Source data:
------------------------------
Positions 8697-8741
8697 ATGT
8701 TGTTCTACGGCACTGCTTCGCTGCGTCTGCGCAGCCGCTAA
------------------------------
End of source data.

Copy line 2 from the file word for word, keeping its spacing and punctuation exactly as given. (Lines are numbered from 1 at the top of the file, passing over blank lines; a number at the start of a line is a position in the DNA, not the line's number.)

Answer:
8697 ATGT